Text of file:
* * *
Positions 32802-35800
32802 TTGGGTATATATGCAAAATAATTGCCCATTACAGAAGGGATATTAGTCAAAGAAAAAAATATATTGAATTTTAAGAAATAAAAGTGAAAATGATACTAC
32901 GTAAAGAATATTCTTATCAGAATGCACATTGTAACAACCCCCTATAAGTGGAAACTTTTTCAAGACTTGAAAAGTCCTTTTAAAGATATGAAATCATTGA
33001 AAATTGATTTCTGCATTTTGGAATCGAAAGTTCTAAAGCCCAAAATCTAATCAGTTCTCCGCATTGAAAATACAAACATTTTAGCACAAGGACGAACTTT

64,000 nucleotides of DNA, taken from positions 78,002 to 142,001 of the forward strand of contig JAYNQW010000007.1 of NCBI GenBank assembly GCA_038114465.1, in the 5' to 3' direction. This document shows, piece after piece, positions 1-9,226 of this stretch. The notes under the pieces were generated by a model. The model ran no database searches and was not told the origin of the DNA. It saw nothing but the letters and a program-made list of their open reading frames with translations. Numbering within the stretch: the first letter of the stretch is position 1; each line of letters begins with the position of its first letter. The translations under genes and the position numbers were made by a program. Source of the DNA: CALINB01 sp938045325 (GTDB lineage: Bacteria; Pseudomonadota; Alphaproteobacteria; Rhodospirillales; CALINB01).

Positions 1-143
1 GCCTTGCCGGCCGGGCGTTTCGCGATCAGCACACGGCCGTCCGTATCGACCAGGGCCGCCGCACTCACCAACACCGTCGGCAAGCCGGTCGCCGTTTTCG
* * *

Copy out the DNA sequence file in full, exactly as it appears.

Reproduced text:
Positions 32802-35800
32802 TTGGGTATATATGCAAAATAATTGCCCATTACAGAAGGGATATTAGTCAAAGAAAAAAATATATTGAATTTTAAGAAATAAAAGTGAAAATGATACTAC
32901 GTAAAGAATATTCTTATCAGAATGCACATTGTAACAACCCCCTATAAGTGGAAACTTTTTCAAGACTTGAAAAGTCCTTTTAAAGATATGAAATCATTGA
33001 AAATTGATTTCTGCATTTTGGAATCGAAAGTTCTAAAGCCCAAAATCTAATCAGTTCTCCGCATTGAAAATACAAACATTTTAGCACAAGGACGAACTTT

64,000 nucleotides of DNA, taken from positions 78,002 to 142,001 of the forward strand of contig JAYNQW010000007.1 of NCBI GenBank assembly GCA_038114465.1, in the 5' to 3' direction. This document shows, piece after piece, positions 1-9,226 of this stretch. The notes under the pieces were generated by a model. The model ran no database searches and was not told the origin of the DNA. It saw nothing but the letters and a program-made list of their open reading frames with translations. Numbering within the stretch: the first letter of the stretch is position 1; each line of letters begins with the position of its first letter. The translations under genes and the position numbers were made by a program. Source of the DNA: CALINB01 sp938045325 (GTDB lineage: Bacteria; Pseudomonadota; Alphaproteobacteria; Rhodospirillales; CALINB01).

Positions 1-143
1 GCCTTGCCGGCCGGGCGTTTCGCGATCAGCACACGGCCGTCCGTATCGACCAGGGCCGCCGCACTCACCAACACCGTCGGCAAGCCGGTCGCCGTTTTCG